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Pediatr Obes. 2012 Oct;7(5):347-54. doi: 10.1111/j.2047-6310.2012.00063.x. Epub 2012 Aug 31.

Differences in body composition and metabolic status between white U.K. and Asian Indian children (EarlyBird 24 and the Pune Maternal Nutrition Study).

Author information

1
Department of Endocrinology & Metabolism, Peninsula Medical School, Plymouth Campus, UK.

Abstract

BACKGROUND/AIMS:

The concept of the 'thin-fat' Indian baby is well established, but there is little comparative data in older children, and none that examines the metabolic correlates. Accordingly, we investigated the impact of body composition on the metabolic profiles of Asian Indian and white U.K. children.

METHODS:

Body mass index (BMI), waist circumference, sum of four skin-folds, % body fat (by dual-energy X-ray absorptiometry), glucose, insulin, insulin resistance (Homeostasis Model Assessment), trigylcerides, cholesterol [total, low-density lipoprotein, high-density lipoprotein {HDL}, total/HDL ratio] and blood pressure (systolic, diastolic and mean arterial) were measured in 262 white Caucasian children from Plymouth, U.K. (aged 6.9 ± 0.2 years, 57% male), and 626 Indian children from rural villages around Pune, India (aged 6.2 ± 0.1 years, 53% male).

RESULTS:

Indian children had a significantly lower BMI (boys: -2.1 kg m(-2) , girls: -3.2 kg m(-2) , both P < 0.001), waist circumference (P < 0.001) and skin-fold thickness (P < 0.001) than white U.K. children, yet their % body fat was higher (boys +4.5%, P < 0.001, girls: +0.5%, P = 0.61). Independently of the differences in age and % body fat, the Indian children had higher fasting glucose (boys +0.52 mmol L(-1) , girls +0.39 mmol L(-1) , both P < 0.001), higher insulin (boys +1.69, girls +1.87 mU L(-1) , both P < 0.01) and were more insulin resistant (boys +0.25, girls +0.28 HOMA-IR units, both P < 0.001).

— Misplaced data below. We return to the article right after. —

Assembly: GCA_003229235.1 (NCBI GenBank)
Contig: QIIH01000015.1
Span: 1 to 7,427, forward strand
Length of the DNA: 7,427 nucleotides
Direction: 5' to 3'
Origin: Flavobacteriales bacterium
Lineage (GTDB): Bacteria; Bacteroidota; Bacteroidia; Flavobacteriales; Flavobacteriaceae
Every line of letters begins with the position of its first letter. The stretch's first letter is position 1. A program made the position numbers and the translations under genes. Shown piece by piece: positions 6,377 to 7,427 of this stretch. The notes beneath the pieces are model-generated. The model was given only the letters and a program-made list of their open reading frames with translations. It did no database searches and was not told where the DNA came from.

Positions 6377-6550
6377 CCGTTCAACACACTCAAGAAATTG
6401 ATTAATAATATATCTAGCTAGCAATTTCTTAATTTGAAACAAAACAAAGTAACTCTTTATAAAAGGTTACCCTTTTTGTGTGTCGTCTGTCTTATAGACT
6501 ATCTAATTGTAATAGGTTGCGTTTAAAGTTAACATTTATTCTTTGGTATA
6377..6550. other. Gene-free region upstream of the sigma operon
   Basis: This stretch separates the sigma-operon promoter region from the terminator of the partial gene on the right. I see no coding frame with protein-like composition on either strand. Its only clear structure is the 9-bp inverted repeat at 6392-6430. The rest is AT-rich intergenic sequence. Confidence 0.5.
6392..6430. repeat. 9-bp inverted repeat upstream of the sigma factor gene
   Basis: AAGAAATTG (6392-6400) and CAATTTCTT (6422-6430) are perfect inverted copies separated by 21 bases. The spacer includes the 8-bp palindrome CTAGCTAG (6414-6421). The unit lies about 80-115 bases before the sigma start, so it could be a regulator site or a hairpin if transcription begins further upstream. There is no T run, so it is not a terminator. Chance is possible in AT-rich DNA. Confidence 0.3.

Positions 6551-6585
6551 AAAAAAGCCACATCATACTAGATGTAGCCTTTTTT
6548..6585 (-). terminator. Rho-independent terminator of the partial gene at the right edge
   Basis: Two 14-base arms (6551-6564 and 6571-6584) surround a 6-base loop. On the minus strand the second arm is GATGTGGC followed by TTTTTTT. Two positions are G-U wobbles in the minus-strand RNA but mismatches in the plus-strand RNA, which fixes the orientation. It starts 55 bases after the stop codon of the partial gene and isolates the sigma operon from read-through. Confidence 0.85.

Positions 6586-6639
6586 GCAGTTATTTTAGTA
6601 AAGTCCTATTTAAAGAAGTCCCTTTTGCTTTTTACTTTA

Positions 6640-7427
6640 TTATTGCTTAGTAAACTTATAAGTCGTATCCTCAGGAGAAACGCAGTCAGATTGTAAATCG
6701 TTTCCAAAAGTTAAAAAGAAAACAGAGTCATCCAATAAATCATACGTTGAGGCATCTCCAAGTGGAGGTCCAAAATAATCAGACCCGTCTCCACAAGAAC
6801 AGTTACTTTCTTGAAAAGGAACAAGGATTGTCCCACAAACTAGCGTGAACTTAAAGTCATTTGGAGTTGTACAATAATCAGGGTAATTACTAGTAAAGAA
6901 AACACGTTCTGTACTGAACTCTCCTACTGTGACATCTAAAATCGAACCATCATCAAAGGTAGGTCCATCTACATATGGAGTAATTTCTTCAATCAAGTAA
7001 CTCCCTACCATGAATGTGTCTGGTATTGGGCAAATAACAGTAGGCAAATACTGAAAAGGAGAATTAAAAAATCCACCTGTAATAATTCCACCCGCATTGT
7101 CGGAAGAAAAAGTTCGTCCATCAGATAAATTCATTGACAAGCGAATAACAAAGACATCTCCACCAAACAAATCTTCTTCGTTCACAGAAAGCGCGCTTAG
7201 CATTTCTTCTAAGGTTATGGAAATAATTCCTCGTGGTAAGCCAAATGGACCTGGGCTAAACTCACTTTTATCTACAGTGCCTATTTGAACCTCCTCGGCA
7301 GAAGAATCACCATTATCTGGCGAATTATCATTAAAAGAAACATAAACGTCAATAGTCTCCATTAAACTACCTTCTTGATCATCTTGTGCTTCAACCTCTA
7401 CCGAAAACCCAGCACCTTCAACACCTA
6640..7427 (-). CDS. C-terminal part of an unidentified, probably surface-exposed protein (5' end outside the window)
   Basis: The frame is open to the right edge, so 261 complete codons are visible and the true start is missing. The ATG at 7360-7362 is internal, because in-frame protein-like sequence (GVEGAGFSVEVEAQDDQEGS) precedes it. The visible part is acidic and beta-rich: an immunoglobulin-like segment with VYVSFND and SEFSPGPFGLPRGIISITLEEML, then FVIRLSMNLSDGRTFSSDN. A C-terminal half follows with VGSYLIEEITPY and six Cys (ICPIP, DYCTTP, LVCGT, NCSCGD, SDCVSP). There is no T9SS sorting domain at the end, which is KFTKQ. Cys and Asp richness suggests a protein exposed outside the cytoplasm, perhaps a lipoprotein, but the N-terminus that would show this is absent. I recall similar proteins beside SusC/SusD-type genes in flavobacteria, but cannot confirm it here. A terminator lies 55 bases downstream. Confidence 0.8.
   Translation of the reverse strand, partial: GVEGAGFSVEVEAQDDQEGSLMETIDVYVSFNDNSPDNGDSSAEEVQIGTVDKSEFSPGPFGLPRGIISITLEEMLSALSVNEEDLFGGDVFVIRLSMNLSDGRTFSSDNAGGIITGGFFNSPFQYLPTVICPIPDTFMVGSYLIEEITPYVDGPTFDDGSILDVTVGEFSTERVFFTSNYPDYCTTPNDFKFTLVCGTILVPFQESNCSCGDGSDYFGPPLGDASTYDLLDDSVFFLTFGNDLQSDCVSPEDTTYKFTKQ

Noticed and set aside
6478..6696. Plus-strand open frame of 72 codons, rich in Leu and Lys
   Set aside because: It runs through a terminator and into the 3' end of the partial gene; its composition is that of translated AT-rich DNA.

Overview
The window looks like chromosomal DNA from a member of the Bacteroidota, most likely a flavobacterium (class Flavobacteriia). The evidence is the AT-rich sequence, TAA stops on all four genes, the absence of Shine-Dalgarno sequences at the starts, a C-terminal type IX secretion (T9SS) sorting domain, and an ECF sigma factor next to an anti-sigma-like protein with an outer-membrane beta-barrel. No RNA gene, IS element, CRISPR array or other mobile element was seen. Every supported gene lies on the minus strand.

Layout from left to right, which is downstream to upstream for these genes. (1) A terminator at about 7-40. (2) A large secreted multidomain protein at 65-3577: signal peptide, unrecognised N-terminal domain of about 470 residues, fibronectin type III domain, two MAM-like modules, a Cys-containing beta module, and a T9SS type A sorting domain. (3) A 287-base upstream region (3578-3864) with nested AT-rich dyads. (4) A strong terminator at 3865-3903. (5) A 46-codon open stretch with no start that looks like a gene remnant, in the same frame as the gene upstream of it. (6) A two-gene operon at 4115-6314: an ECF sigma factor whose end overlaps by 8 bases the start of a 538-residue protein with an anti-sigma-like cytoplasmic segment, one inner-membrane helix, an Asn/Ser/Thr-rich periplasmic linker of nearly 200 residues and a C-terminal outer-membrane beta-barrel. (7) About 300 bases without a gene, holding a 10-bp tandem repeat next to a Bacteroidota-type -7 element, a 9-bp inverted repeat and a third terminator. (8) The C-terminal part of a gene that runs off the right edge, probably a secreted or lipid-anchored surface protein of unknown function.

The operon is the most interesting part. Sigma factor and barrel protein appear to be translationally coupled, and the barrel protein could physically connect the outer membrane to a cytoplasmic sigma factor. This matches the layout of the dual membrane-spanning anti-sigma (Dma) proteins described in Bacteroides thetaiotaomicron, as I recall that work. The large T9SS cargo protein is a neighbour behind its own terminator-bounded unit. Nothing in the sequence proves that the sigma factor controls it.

CONCLUSIONS:

The 'thin-fat' phenotype observed in Indian babies is also apparent in pre-pubertal Indian children who have greater adiposity than white U.K. children despite significantly lower BMIs. Indian children are more insulin resistant than white U.K. children, even after adjustment for adiposity.

PMID:
22941936
PMCID:
PMC3541477
DOI:
10.1111/j.2047-6310.2012.00063.x
[Indexed for MEDLINE]
Free PMC Article

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